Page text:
As the founders of the UN stood at a crossroads in 1945, so do we 75 years later….

When history faithfully records the global response to the worst health emergency of this century, let it be said that we stood and acted as one, that we provided leadership, and that we gave the peoples of all nations hope and courage.


In January 2021, Kenya will start a two-year term on the UN Security Council, the world body’s most powerful panel – dominated by the five permanent members: Britain, France, China, Russia and the United States.

At 75, the United Nations is older than most of its member states and more importantly older
than over 96 per cent of our global population. A clear majority of the global population today
cannot relate to the circumstances of its founding. Yes, the United Nations in its birth “brought rules and hope for a world in ruins” that was seven and a half decades ago, but what does it bring to the world today?

Today, mankind is confronted by complex, multifaceted and gravely serious challenges.
Across the world, we are witnessing constant disruptions that are generating great anxiety,
uncertainty and unpredictability. The Covid-19 pandemic best defines the challenges of our time; a challenge that affects us all, a challenge that we can only overcome if each of us succeeds.

The Covid-19 pandemic and other contemporary challenges including the climate and biodiversity crisis that we face, our growing geostrategic tensions, social as well as economic inequalities, the crisis of legitimacy and governance as well as the vulnerabilities of our digital world, have, indeed, redefined the imperative for multilateral action.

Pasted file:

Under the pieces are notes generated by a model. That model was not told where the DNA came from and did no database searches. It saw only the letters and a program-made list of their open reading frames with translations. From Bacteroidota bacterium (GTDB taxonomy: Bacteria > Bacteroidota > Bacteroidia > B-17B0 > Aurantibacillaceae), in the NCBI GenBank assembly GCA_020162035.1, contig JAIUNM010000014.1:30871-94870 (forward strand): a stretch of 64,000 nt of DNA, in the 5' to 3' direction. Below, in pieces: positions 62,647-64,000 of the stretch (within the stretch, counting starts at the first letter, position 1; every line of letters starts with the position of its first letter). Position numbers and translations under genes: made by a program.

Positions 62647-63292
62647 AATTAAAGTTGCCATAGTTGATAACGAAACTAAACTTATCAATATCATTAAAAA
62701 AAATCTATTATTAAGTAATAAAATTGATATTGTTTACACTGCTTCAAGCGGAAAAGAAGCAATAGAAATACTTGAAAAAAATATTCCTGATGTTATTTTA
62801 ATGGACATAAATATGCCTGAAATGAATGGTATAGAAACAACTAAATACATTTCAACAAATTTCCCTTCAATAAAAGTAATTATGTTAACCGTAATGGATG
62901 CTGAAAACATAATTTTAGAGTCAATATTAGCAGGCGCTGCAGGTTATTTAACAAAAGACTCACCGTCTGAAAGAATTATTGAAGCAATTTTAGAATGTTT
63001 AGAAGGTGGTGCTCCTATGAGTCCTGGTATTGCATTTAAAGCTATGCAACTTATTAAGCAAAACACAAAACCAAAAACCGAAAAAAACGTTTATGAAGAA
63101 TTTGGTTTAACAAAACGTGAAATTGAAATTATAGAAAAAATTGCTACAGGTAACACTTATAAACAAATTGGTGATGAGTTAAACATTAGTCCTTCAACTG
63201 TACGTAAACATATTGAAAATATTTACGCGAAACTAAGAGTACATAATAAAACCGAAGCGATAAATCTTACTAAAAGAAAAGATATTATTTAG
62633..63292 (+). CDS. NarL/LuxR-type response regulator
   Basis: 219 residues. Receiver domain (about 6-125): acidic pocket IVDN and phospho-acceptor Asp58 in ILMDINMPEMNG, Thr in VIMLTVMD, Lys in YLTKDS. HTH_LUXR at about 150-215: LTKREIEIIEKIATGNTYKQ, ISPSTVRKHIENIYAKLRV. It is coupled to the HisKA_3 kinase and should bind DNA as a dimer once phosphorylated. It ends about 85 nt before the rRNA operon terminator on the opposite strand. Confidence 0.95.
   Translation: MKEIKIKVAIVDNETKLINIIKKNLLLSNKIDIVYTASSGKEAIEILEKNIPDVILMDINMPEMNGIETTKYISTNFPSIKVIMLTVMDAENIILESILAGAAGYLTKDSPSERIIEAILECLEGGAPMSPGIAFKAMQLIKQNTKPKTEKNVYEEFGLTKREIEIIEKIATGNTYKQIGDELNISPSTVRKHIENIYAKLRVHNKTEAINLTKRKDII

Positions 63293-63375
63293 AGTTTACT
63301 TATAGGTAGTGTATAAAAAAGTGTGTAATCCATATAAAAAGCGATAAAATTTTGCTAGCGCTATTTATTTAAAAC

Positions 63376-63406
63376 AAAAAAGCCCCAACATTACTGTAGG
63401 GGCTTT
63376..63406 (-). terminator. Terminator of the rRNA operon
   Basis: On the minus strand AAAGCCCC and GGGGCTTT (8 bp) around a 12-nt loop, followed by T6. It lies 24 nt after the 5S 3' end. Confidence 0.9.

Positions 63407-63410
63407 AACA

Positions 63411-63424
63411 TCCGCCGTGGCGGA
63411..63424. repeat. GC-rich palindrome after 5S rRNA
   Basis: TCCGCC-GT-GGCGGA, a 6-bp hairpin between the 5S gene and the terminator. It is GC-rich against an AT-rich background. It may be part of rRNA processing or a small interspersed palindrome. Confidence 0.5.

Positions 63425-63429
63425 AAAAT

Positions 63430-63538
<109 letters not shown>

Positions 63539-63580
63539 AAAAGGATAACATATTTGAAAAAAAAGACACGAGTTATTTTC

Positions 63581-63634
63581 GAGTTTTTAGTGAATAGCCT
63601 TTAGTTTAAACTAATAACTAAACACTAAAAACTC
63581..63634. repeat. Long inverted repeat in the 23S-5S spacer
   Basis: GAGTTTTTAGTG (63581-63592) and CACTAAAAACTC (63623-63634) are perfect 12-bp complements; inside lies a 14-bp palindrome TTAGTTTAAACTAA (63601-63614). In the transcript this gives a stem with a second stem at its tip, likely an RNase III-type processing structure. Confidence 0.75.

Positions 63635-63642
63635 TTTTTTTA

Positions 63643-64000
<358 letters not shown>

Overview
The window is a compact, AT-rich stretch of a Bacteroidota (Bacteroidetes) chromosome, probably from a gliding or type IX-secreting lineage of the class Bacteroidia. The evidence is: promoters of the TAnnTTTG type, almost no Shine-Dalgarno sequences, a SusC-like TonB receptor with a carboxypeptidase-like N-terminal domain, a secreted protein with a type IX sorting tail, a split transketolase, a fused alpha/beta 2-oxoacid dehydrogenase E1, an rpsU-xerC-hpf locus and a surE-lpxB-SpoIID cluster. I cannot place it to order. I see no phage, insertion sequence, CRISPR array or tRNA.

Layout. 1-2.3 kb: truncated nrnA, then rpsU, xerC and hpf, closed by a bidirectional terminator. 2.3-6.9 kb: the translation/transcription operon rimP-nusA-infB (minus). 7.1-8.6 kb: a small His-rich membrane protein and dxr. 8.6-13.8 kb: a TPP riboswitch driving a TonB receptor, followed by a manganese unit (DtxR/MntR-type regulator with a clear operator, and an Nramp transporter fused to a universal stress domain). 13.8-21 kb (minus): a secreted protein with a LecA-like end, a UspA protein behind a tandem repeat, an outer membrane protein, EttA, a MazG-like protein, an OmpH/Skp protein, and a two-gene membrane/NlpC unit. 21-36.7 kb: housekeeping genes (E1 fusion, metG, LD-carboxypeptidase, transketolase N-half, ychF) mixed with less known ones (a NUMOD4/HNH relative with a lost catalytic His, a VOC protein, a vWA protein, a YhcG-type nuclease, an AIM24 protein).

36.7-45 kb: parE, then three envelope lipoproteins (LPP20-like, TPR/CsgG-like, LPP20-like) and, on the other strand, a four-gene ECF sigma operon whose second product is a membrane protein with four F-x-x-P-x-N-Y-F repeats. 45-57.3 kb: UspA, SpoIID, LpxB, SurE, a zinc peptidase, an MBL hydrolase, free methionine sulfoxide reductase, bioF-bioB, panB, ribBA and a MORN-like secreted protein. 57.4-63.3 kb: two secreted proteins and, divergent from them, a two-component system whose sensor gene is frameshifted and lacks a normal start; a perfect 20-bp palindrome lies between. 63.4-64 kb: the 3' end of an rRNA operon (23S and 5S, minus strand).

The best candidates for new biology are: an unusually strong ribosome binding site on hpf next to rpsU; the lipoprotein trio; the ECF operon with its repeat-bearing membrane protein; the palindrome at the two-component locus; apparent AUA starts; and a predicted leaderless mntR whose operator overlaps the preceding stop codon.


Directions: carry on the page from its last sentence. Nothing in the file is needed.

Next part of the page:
Kenya believes strongly that if we remain anchored in multilateralism and with unity of
purpose, if we are much more agile in embracing change and positive transformations, if we remain rooted in a rule-based international system and act innovatively and selflessly, we can transcend our challenges and secure lasting peace and prosperity for all.

view of elephant in water
Green economy stakeholder Photo by Pixabay on

During a biodiversity summit organized on September 30 during the General Assembly session, the Kenyan leader linked the Covid-19 recovery to environmental changes and stronger international action. Kenya hosts the headquarters of the UN Environmental Program.

We must build back better and smarter as it is no longer ‘business as usual’ but rather ‘business unusual’ to urgently deal with the vulnerabilities of our societies, our economies for a post Covid-19 recovery….

Kenya has sought fundamental actions in the green and blue economy premised on clean energy, increased forest cover, conservation as well as the sustainable use of oceans to protect our biodiversity.

Kenya and Portugal will co-host the second UN Ocean Conference in 2021, which the Kenyan leader said will aim “to scale up our conservation and the sustainable use of our oceans and blue economy.”